Lessons for learning: How cognitive psychology informs classroom practice


What are some hesitations when putting this research into practice?



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What are some hesitations when putting this research into practice?

So far, we’ve presented a few basic principles of learning from cognitive psychology, briefly described the research behind them, and shared some flexible teaching strategies to improve learning (take a moment: Can you retrieve the four strategies?). However, we know it can be daunting to change teaching practices or add yet another approach to an ever-increasing pile of instructional tools. So here are a few responses to common hesitations about implementing strategies like retrieval practice and spacing:


These strategies only apply to memorization. Actually, a growing body of research demonstrates that simply encouraging students to retrieve what they know improves their ability to apply that knowledge, transfer it to new situations, and retain complex ideas in content areas ranging from Advanced Placement social studies to medical school. In one study, for example, college students learned about the structure of bat wings using retrieval practice. On a final test, students were better able to transfer their knowledge to questions about the structure of airplane wings (Butler, 2010). A wealth of both lab and classroom research has demonstrated that retrieval practice improves students’ learning beyond rote memorization.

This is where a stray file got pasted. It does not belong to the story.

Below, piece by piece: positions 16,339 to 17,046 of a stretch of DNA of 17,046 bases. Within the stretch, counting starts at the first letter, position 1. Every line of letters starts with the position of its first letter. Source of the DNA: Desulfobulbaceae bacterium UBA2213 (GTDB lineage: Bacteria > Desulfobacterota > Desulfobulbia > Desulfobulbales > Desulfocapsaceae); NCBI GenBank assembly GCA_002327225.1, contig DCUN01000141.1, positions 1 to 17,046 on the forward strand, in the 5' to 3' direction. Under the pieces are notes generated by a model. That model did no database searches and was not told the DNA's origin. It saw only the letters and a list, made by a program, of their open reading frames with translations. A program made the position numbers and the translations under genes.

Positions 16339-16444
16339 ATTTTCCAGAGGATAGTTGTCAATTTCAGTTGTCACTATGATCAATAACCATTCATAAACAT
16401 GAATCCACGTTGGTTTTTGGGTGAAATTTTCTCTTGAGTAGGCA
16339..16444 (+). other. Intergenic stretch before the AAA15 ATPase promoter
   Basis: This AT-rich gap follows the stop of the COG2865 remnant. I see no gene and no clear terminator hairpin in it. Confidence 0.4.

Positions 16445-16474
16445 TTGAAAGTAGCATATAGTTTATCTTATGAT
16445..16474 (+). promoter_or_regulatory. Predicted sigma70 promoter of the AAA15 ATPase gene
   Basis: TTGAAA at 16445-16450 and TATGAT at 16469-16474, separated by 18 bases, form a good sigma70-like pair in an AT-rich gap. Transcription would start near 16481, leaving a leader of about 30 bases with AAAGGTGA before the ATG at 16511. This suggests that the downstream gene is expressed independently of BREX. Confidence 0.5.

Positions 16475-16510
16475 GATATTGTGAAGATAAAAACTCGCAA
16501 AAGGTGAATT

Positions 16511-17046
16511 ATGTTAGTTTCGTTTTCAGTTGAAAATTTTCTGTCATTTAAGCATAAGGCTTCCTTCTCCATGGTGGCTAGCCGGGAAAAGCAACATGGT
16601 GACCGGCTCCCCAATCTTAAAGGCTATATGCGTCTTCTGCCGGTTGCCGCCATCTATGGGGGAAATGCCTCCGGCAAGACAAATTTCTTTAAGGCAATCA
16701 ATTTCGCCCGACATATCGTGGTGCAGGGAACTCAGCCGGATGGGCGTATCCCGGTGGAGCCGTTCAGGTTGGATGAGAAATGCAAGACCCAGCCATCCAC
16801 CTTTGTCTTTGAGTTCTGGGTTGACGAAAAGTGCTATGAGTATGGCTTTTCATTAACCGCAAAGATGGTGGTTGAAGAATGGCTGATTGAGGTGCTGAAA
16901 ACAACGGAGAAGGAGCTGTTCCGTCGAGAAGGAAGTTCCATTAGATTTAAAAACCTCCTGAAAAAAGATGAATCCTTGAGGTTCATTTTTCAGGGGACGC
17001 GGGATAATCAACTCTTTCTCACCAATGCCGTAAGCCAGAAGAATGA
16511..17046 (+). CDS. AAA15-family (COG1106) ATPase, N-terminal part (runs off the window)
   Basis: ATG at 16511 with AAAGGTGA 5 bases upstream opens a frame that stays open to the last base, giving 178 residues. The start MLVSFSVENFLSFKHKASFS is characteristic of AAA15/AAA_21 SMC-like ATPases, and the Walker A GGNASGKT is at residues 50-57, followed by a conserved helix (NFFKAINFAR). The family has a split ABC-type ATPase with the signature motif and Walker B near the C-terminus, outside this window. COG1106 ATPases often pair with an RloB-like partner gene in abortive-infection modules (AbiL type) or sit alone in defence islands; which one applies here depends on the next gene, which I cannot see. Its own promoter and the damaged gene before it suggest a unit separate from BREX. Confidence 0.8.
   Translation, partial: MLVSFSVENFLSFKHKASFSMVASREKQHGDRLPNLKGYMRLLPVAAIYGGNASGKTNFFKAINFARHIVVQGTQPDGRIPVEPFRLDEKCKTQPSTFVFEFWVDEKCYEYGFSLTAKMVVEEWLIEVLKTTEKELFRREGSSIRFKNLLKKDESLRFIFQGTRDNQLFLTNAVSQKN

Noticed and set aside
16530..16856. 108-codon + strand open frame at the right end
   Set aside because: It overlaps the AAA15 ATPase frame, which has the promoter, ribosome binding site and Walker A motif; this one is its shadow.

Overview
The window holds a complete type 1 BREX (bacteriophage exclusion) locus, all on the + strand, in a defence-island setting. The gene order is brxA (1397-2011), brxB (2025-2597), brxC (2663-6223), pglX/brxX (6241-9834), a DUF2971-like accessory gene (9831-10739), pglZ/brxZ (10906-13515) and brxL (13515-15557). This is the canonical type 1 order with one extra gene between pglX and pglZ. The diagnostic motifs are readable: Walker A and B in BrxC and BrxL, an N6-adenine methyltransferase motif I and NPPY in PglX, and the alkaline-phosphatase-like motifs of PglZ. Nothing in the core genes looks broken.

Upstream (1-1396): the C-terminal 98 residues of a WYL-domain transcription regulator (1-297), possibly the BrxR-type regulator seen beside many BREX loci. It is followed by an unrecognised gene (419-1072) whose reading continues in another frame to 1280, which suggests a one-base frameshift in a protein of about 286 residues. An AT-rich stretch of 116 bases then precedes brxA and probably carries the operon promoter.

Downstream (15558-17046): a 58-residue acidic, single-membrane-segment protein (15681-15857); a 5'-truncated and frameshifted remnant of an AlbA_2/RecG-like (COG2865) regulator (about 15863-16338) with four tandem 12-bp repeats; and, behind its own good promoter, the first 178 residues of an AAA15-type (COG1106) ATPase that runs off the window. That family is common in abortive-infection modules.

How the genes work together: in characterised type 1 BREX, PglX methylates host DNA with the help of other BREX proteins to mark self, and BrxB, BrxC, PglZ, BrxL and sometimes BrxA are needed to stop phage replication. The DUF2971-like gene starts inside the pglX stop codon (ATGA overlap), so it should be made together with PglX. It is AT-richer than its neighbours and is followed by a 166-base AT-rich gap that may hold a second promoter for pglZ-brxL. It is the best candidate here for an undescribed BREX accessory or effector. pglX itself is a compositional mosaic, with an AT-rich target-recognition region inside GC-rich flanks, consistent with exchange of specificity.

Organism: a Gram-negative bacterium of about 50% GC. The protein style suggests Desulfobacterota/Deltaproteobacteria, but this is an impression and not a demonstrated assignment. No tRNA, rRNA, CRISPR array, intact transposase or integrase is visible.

I have to spend more time prepping for class and/or more time grading. As we mentioned earlier, small changes in class (like swapping reviewing for retrieving) can make a large difference for student learning. Many teachers already use these strategies, and cognitive psychology research affirms that teachers should aim to increase the amount of retrieval, feedback, spacing, and interleaving in the classroom. In addition, because these strategies are most effective when they are no- or low-stakes, they don’t require any grading at all. When students respond to a quick writing prompt in class, for example, there’s no need to collect their paper — it’s simply a retrieval opportunity for learning, not for assessment.

I can’t cover as much material. When it comes to the trade-off of time vs. content, think about it this way: If students remember more, you save time by reteaching less. If we want to make sure that time spent teaching is time spent learning, then using research-based strategies to boost learning at the outset will make a large difference for you in class and for your students outside of class: They won’t need to do so much cramming before an exam.



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